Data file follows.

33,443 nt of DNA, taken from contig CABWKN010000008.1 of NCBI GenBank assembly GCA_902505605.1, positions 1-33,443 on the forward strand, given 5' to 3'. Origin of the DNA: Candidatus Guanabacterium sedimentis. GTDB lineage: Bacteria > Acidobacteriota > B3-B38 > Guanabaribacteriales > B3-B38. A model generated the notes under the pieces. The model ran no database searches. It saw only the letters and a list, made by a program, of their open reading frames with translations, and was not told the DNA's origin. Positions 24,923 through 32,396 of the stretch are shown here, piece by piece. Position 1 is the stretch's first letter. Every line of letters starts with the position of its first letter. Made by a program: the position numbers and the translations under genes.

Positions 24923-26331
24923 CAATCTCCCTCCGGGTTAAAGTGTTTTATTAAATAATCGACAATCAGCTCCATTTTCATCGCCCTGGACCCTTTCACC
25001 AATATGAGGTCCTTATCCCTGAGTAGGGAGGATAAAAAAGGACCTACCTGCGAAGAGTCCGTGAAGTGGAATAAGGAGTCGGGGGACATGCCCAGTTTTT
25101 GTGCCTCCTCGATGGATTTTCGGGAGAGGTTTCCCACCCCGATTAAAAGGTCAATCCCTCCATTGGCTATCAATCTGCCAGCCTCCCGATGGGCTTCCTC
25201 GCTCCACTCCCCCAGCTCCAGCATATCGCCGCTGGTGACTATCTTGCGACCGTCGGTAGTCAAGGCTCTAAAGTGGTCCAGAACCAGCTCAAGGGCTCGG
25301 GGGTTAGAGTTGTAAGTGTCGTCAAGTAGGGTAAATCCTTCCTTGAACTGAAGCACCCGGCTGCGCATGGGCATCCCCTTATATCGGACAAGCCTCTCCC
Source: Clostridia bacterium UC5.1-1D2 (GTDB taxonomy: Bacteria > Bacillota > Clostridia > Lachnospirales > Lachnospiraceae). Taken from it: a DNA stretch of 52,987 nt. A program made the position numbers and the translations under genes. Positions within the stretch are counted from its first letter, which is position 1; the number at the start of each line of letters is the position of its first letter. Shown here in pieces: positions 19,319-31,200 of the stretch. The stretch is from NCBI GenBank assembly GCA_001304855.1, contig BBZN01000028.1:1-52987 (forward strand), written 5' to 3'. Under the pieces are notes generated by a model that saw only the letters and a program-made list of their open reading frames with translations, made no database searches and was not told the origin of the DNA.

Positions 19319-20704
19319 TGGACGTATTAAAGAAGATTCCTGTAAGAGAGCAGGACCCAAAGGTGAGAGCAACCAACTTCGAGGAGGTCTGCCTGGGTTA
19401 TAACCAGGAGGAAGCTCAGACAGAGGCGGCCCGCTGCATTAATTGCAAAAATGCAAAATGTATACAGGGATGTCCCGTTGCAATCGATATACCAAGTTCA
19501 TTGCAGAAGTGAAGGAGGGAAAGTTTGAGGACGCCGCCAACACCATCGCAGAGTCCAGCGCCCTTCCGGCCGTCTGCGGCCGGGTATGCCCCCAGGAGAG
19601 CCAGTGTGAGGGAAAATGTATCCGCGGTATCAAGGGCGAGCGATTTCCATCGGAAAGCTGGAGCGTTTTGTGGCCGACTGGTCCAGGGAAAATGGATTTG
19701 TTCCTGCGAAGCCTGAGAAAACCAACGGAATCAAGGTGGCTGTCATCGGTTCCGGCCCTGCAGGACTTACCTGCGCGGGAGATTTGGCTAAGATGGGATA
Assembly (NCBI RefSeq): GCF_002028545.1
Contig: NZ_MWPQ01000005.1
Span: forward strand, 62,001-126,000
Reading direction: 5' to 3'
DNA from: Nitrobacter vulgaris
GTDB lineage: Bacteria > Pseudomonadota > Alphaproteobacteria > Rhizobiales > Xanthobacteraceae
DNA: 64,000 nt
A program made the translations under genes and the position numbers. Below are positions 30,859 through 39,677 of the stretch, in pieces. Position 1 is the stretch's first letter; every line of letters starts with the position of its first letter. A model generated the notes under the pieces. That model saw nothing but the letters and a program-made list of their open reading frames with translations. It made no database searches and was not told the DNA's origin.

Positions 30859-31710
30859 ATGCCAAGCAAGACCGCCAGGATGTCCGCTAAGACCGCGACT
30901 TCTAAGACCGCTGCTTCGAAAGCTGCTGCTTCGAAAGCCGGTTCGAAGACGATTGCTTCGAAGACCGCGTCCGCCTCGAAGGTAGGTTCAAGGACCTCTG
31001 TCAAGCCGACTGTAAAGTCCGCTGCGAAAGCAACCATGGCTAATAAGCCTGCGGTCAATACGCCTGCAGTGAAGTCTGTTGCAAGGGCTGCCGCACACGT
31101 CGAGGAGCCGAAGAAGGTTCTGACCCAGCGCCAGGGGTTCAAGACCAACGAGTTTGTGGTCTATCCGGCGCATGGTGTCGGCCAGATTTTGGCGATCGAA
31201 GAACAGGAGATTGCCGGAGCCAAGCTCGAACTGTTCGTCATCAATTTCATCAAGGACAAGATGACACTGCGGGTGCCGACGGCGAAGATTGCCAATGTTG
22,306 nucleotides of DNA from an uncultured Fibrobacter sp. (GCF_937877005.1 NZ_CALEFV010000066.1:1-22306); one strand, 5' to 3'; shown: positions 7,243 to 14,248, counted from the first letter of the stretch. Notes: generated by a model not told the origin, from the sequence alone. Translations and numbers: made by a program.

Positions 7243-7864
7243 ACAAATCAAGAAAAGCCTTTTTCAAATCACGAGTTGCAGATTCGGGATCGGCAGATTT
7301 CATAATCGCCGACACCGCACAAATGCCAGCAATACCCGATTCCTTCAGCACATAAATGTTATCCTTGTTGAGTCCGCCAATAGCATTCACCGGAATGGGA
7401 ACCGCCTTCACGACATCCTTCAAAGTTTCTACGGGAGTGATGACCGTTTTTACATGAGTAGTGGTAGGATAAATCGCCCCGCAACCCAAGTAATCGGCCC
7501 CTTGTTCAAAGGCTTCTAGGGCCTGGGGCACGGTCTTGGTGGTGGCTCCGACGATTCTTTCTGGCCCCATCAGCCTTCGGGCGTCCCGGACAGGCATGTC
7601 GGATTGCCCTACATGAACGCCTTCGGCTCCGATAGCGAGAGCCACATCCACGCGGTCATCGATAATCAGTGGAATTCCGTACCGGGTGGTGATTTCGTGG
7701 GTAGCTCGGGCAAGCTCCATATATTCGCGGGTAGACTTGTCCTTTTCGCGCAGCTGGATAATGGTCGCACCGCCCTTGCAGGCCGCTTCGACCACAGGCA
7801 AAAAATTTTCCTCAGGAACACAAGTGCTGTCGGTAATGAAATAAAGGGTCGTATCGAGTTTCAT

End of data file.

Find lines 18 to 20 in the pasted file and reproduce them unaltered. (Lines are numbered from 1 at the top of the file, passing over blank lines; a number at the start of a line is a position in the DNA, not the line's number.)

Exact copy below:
Reading direction: 5' to 3'
DNA from: Nitrobacter vulgaris
GTDB lineage: Bacteria > Pseudomonadota > Alphaproteobacteria > Rhizobiales > Xanthobacteraceae